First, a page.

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Veneers, their descriptions and uses in marquetry by Roy Murton

The first twelve veneers described on page one of this series showed some of the most distinctive veneers used in marquetry. Those veneers are generally fairly easy to identify and have individually unique characteristics, however, this next set of veneers and the following sets I shall be describing over the ensuing months will not always have such distinctive traits as those you have already seen. So, to make the listings flow easier I shall be listing the rest of the veneers in this series in alphabetical order. I hope you find this helpful.

Okay then, we'll now start with the letter "A"

13/. AFRORMOSIA: A coffee brown coloured veneer. It has a lightly striped grain pattern that works well in things like landscapes for instance. It has a pleasant and easy grain structure that makes it a nice veneer to work with. This is a West African veneer and is also known as Redbark and Devil's Tree. It's Latin name is Afrormosia elata.

14/. AGBA: A light tanned orangey / brown veneer. It has a nice slightly pronounced grain pattern that could be used for sandy beaches or animal fur. It originates from Nigeria. Latin name: Gossweilerodenron balsamiferum.

15/. AMERICAN GUM: Pink tinged silvery brown veneer which is lovely to work with. It has some wonderful varied figuring that has diverse uses in marquetry. Very nice to work with. As you would have expected this veneer comes from the USA and it's Latin name is Liquidambar styraciflua.

16/. AMERICAN PLUM: This veneer can have some striking red, brown and coffee coloured figuring patterns, although the sample shown in our gallery is taken from a uniform brown only section. It is a tricky veneer to cut as you have to ensure that your blade is lubricated with wax constantly otherwise your blade will stick and won't cut cleanly. It has some useful 'cast shadow' applications in it's grain pattern and colouring. This is another veneer that obviously originates from the USA. I'm afraid I can't find any reference for it's Latin name, so for the moment we will have to leave it with just it's American name. (Extra Note) I would like to thank Mark Bendickson from Oregon USA for his help with the Latin name of this veneer. Mark has given me two Latin names for American Plum and they are "Prunus Americana" and "Rosaceae Prunus Americana". Thanks for the info Mark.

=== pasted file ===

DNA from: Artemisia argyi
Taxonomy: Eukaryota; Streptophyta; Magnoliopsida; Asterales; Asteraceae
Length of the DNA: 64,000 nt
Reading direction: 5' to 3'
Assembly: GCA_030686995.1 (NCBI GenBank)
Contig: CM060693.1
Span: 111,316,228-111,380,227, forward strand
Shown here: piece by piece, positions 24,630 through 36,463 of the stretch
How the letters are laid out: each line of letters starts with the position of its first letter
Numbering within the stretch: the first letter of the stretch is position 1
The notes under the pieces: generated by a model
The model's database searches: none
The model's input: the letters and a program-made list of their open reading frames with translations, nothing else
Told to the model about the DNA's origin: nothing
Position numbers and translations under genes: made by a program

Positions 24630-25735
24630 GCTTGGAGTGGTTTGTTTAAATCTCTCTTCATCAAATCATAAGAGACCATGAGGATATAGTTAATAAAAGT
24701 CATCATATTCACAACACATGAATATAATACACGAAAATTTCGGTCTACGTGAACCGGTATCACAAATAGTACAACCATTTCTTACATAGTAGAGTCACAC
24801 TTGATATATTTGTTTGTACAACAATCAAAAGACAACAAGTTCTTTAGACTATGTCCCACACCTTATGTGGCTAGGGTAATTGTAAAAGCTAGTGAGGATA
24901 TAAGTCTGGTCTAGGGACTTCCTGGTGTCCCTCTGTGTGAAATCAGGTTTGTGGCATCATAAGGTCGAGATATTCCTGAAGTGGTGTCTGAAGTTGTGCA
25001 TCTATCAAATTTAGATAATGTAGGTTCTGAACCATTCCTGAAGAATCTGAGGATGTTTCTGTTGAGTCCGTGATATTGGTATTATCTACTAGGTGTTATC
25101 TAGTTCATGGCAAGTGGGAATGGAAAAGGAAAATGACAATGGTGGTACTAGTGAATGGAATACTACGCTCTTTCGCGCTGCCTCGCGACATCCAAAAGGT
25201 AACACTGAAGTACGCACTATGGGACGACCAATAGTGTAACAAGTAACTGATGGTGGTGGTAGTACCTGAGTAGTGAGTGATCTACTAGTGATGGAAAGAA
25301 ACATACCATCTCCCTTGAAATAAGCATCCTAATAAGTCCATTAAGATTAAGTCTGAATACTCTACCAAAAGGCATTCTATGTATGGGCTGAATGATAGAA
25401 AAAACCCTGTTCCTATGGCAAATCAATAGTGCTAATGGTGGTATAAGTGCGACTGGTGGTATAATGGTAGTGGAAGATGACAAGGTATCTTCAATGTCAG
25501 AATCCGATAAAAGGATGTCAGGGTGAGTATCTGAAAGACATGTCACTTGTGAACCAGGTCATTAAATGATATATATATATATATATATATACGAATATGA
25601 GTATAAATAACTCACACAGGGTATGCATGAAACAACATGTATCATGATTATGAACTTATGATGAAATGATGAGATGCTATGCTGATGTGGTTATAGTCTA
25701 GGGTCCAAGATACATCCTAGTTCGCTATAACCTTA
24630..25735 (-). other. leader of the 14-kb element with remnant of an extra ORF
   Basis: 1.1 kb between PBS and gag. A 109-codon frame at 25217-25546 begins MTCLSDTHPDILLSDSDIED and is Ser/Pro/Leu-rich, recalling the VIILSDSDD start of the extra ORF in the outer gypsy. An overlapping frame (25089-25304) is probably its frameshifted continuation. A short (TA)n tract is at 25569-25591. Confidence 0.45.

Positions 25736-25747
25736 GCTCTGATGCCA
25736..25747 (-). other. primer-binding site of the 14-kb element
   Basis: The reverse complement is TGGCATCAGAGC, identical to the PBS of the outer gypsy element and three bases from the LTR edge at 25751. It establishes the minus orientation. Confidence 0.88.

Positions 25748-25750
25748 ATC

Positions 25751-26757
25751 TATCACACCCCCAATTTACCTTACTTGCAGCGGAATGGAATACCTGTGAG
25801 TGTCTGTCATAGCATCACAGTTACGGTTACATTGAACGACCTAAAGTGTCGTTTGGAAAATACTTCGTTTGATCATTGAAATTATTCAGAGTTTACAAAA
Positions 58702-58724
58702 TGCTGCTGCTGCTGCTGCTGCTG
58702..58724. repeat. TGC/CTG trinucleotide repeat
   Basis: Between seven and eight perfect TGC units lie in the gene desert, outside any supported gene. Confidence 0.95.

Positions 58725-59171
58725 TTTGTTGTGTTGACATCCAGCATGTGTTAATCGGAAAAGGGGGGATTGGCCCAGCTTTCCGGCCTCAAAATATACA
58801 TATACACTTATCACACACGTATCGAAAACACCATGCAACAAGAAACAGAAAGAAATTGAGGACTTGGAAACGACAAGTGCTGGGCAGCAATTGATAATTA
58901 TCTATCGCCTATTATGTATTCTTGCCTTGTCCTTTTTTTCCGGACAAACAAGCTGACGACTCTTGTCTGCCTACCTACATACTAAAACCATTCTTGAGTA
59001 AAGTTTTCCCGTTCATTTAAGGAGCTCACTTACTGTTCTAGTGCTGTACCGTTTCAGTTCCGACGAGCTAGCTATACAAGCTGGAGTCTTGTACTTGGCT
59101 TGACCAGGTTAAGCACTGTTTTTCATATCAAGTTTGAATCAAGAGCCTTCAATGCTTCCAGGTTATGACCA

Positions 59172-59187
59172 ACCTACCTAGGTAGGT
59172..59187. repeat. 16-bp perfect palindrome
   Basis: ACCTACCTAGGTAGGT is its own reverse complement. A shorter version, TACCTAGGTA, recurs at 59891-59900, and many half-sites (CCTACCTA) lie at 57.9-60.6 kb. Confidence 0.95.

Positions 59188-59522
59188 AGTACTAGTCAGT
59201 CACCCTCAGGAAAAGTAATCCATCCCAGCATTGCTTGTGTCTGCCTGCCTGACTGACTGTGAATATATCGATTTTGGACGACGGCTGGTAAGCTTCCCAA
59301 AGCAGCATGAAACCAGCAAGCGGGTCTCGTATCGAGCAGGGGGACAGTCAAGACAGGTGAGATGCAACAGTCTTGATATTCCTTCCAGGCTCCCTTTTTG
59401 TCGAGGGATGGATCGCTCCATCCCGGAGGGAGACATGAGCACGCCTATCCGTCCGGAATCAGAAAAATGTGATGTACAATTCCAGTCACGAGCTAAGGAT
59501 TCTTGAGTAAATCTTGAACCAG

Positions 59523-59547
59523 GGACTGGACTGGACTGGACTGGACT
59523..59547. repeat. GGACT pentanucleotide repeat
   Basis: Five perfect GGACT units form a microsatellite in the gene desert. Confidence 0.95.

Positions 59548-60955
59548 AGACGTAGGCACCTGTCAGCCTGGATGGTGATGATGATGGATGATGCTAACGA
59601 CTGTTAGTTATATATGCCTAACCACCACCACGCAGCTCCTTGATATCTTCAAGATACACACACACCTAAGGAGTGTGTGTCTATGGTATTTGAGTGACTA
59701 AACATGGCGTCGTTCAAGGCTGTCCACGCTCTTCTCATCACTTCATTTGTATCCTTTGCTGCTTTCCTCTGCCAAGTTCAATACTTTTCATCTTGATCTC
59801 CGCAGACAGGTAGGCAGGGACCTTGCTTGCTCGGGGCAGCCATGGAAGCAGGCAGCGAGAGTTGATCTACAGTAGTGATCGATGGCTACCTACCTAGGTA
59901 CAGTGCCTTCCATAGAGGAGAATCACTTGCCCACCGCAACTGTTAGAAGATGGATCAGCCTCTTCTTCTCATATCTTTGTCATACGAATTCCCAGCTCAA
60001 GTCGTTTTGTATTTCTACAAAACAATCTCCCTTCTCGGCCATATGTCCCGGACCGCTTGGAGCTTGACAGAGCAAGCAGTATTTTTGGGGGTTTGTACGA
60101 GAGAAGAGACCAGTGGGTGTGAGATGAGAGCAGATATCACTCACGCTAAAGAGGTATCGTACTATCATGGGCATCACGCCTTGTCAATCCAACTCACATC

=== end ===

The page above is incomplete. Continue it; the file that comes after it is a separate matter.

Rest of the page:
17/. AMERICAN BURR WALNUT: A very dark, almost black, curly patterned burr veneer. Our example has an almost crown cut look to it, although many examples will have a 'car dashboard veneer' look to them. When varnished the dark areas will look almost jet black so be careful with your selection. Useful for a dark cloudy night time sky effect. As with the previous two veneers, this veneer also comes from the USA. This veneer's Latin name is Juglans Nigra.

18/. ANTIARIS: Light gold to orange brown veneer. Straight fairly loose grain pattern. Useful for animal coats or grass effects. Reasonably easy to work with. Originates from Nigeria. Latin name: Antiaris Africana.

19/. ASH: A light cream to pink colouring (our example is pink tinged). It often has a wide spaced line pattern and is crown cut figured. Useful for highlights. It is European in origin and it's Latin name is Fraximus excelsior.

20/. ASPEN: Light gold to burnished copper often with pink coloured streaks. Very useful for sky effects. Our example is from the copper coloured end of the spectrum. Also known as Trembling Aspen. This is another European veneer. It's Latin name is Populus tremula.

21/. AYAN: Golden brown often with a mottled figuring. It is the African version of Satinwood. This is a West African veneer. Latin name: Distemonanthus Benthamianus.

22/. BIRCH CANADIAN: Smooth grained crown cut Birch has a figuring pattern similar in effect to a water mark in paper. Pleasant to work with. As is obvious from it's name, this veneer comes from Canada. Latin name: Betulia alleghaniensis.

23/. BIRCH MASUR: Has an interesting patterning similar to burr like figuring. This patterning is caused by beetles burrowing into the trees. It almost describes stone walling without any additional work being needed to it. Also useful for crumpled silk clothing effects. This veneer is of Scandinavian origin. Latin name: Betula Verrucosa.

24/. BLACKBEAN AUSTRALIAN: Deep brown with a close grain straight flowing figuring pattern. It is of a uniform colouring with a 'clean' look to it. Handy if you require a virtually blemish free deep brown effect in a part of your marquetry picture. Would you believe this veneer comes from Australia, in fact it comes from Eastern Australia. It's Latin name being Castanospemum Australe.

Well that's the latest selection of veneer examples added to our gallery. I hope you're finding these veneers helpful when you are making your selections.

Don't forget to keep a steady hand when cutting, Roy.

Veneer Gallery 1 | Gallery 2 | Gallery 3 | Gallery 4 | Gallery 5 | Gallery 6 | Gallery 7 | Gallery 8

 Veneer Descriptions 1 | 2 | 3 | 4 | 5 | 6 | 7 | 8 | 9 | 10 | 11 | 12 | 13 | 14 | 15 | 16 | 17